Journal of Zoo and Wildlife Medicine 06/2014; 45(2):328-34.
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    ABSTRACT: Multiple organ invasion by keratinophilic fungi in the green iguana (Iguana iguana) has not been previously reported. In this case, a 1-yr-old female green iguana presented with a nodular, darkly discolored skin lesion surrounded by necrosis in the right ventral abdominal region. A cytologic examination of the fine needle aspiration of the lesion revealed an exuberant proliferation of fibroblasts, macrophages, and multinucleated cells along with frequent filamentous structures consistent with hyphal elements. The necropsy revealed diffuse infiltration of the liver, lung, and cardiac apex with white nodules. A histopathologic examination of the lesions also confirmed a fungal infection associated with granulomatous inflammation. Rapid polymerase chain reaction (PCR) analysis of the chitin synthase 1 gene was conducted for rapid direct detection, and inter-simple sequence repeat fingerprinting was conducted to classify the infectious origin. The PCR analysis definitively demonstrated representative Microsporum canis fungus. The present report is the first case of disseminated M. canis infection with multiorgan involvement in a green iguana.
    Journal of Zoo and Wildlife Medicine 06/2014; 45(2):393-6.
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    ABSTRACT: Animals from seven zoological gardens located in Romania, including 18 species of herbivores, 10 species of carnivores, and 13 species of omnivores, were screened for the presence of parasites. Overall, the prevalences of parasites identified in the sampled population were 54.2% (58/107) for herbivores, 54.5% (24/44) for carnivores, and 32.6% (17/52) for omnivores. In herbivores, Eimeria spp., Dicrocelium lanceolatum, and pulmonary and digestive strongyles were detected. In carnivores, the genera Eimeria and Cystoisospora and nematodes from Ancylostomatidae, Strongyloidae, Ascaridae, Capillariidae and Trichocephalidae were identified. Of 13 omnivore species included in the study, parasites from Eimeridae, Ascaridae, Strongyloidae, and Trichocephalidae were identified in seven species. Toxoplasma antibodies were identified using enzyme-linked immunosorbent assay in all definitive hosts (lions and wild cats) examined. In intermediate hosts (herbivores and omnivores), antibodies to Toxoplasma gondii had a prevalence of 58.8%, except in wild boars (Sus scrofa), in which the prevalence was 100%.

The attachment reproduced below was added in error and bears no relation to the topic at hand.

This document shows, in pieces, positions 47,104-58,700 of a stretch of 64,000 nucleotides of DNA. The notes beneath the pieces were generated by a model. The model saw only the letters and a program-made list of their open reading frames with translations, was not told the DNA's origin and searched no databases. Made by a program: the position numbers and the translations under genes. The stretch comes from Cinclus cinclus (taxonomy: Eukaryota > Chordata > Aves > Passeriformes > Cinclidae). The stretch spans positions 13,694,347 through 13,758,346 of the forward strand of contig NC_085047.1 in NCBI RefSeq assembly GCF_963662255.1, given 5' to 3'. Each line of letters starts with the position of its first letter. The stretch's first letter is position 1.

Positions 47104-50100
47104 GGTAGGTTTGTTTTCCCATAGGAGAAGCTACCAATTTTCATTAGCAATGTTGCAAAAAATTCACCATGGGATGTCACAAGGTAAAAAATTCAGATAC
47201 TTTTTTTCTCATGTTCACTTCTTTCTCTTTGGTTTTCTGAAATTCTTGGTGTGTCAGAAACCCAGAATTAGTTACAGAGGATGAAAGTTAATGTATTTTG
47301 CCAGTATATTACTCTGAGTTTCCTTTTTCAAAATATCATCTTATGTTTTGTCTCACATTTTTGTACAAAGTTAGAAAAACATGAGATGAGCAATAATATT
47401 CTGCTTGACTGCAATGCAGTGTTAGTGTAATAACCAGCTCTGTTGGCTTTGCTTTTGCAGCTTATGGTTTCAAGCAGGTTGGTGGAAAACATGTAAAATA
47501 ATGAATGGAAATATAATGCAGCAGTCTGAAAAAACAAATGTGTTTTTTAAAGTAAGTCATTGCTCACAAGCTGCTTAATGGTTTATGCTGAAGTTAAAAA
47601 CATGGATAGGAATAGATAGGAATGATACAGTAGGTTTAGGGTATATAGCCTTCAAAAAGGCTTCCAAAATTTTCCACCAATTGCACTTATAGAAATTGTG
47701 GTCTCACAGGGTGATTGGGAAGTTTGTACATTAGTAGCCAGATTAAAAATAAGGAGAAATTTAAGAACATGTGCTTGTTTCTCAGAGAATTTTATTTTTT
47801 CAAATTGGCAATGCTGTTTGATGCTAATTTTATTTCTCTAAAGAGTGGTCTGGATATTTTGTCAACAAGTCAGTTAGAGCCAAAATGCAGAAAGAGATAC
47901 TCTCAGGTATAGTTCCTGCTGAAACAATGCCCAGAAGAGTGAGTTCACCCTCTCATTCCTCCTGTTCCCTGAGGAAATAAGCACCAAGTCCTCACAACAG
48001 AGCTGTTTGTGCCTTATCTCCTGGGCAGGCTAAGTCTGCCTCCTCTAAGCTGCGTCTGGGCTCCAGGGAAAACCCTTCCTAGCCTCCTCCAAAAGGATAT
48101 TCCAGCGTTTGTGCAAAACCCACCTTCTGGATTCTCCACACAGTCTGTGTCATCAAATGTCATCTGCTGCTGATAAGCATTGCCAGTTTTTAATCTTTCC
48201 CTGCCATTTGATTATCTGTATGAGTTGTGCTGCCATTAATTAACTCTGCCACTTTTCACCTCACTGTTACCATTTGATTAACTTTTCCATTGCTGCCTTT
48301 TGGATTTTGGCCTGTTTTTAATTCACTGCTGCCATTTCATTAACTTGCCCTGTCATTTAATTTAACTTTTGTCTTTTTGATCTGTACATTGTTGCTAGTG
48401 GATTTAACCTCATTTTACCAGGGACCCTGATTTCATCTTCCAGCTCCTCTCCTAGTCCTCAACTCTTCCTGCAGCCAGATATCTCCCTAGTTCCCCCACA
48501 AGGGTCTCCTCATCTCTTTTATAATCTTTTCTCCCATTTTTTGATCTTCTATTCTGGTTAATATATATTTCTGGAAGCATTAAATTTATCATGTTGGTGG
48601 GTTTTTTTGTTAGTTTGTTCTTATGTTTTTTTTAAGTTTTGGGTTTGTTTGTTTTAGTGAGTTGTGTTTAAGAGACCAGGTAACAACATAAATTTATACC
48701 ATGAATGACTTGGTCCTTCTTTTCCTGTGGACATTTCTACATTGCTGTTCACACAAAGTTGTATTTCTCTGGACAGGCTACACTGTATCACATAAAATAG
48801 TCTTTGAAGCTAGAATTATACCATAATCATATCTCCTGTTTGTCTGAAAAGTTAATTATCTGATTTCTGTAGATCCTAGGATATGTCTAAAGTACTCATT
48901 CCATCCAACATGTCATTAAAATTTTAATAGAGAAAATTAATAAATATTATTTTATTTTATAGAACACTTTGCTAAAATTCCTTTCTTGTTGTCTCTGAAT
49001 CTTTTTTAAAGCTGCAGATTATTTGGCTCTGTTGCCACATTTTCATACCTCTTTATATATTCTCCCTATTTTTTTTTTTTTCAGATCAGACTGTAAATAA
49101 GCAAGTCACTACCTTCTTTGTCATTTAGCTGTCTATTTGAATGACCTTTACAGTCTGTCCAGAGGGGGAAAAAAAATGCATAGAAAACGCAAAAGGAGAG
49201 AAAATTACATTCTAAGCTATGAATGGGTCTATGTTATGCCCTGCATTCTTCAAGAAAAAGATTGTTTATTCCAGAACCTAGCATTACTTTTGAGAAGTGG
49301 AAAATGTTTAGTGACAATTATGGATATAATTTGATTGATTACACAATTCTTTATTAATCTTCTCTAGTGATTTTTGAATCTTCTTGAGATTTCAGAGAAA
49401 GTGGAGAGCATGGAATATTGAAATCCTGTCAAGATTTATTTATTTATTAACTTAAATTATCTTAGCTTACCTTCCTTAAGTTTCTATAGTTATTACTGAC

Journal of Zoo and Wildlife Medicine 06/2014; 45(2):239-46.
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    ABSTRACT: Cefovecin was administered to six healthy adult white bamboo sharks (Chiloscyllium plagiosum) and six healthy adult Atlantic horseshoe crabs (Limulus polyphemus) to determine its pharmacokinetics in these species. A single dose of cefovecin at 8 mg/kg was administered subcutaneously in the epaxial region of the bamboo sharks and in the proximal articulation of the lateral leg of the horseshoe crabs. Blood and hemolymph samples were collected at various time points from bamboo sharks and Atlantic horseshoe crabs. High performance liquid chromatography was performed to determine plasma levels of cefovecin. The terminal halflife of cefovecin in Atlantic horseshoe crabs was 37.70 +/- 9.04 hr and in white bamboo sharks was 2.02 +/- 4.62 hr. Cefovecin concentrations were detected for 4 days in white bamboo sharks and for 14 days in Atlantic horseshoe crabs. No adverse effects associated with cefovecin administration were seen in either species.
    Journal of Zoo and Wildlife Medicine 06/2014; 45(2):389-92.
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    ABSTRACT: A 16-yr-old northern water snake (Nerodia sipedon) presented with a large, firm midcoelomic swelling. A complete blood count, survey radiographs, coelomic ultrasound, and fine needle aspirate of the mass were performed. Survey radiographs revealed a soft tissue opacity mass. Ultrasonographic examination confirmed the presence of the mass but could not aid in its visceral localization. After 2 weeks, the snake presented again because of continued anorexia and poor quality of life. Euthanasia was performed. Gross necropsy revealed a multilobulated mass attached to and effacing the splenopancreas. Histologically, the mass was composed of cuboidal to columnar neoplastic epithelial cells forming tubules surrounded by variable amounts of fibrovascular stroma. Histological examination and immunohistochemical staining of other tissues revealed local invasion in the subserosa and tunica muscularis of the stomach, metastasis within the liver, in the mesovarium, and an intravascular metastasis within the ventricle of the heart surrounded by a thrombus.
    Journal of Zoo and Wildlife Medicine 06/2014; 45(2):437-40.